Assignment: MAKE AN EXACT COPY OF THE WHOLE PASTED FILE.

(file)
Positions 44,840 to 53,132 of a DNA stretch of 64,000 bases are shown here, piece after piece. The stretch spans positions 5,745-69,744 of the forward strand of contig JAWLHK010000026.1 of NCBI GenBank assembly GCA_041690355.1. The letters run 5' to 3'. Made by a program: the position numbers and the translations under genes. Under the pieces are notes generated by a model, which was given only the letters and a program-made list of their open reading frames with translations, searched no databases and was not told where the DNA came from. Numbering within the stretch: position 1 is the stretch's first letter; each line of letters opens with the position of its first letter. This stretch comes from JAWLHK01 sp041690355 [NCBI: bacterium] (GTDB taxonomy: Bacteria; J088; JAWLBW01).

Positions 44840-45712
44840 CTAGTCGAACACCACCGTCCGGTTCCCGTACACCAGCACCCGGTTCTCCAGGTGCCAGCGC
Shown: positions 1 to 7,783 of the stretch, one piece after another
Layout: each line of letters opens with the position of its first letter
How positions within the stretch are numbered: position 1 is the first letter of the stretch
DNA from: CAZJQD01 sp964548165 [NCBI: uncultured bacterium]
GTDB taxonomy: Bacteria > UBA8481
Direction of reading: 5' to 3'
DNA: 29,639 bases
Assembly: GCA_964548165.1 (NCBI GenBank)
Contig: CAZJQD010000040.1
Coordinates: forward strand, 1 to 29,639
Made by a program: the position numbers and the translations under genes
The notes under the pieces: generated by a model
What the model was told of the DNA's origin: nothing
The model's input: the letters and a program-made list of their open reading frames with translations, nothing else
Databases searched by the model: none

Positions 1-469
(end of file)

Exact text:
Positions 44,840 to 53,132 of a DNA stretch of 64,000 bases are shown here, piece after piece. The stretch spans positions 5,745-69,744 of the forward strand of contig JAWLHK010000026.1 of NCBI GenBank assembly GCA_041690355.1. The letters run 5' to 3'. Made by a program: the position numbers and the translations under genes. Under the pieces are notes generated by a model, which was given only the letters and a program-made list of their open reading frames with translations, searched no databases and was not told where the DNA came from. Numbering within the stretch: position 1 is the stretch's first letter; each line of letters opens with the position of its first letter. This stretch comes from JAWLHK01 sp041690355 [NCBI: bacterium] (GTDB taxonomy: Bacteria; J088; JAWLBW01).

Positions 44840-45712
44840 CTAGTCGAACACCACCGTCCGGTTCCCGTACACCAGCACCCGGTTCTCCAGGTGCCAGCGC
Shown: positions 1 to 7,783 of the stretch, one piece after another
Layout: each line of letters opens with the position of its first letter
How positions within the stretch are numbered: position 1 is the first letter of the stretch
DNA from: CAZJQD01 sp964548165 [NCBI: uncultured bacterium]
GTDB taxonomy: Bacteria > UBA8481
Direction of reading: 5' to 3'
DNA: 29,639 bases
Assembly: GCA_964548165.1 (NCBI GenBank)
Contig: CAZJQD010000040.1
Coordinates: forward strand, 1 to 29,639
Made by a program: the position numbers and the translations under genes
The notes under the pieces: generated by a model
What the model was told of the DNA's origin: nothing
The model's input: the letters and a program-made list of their open reading frames with translations, nothing else
Databases searched by the model: none

Positions 1-469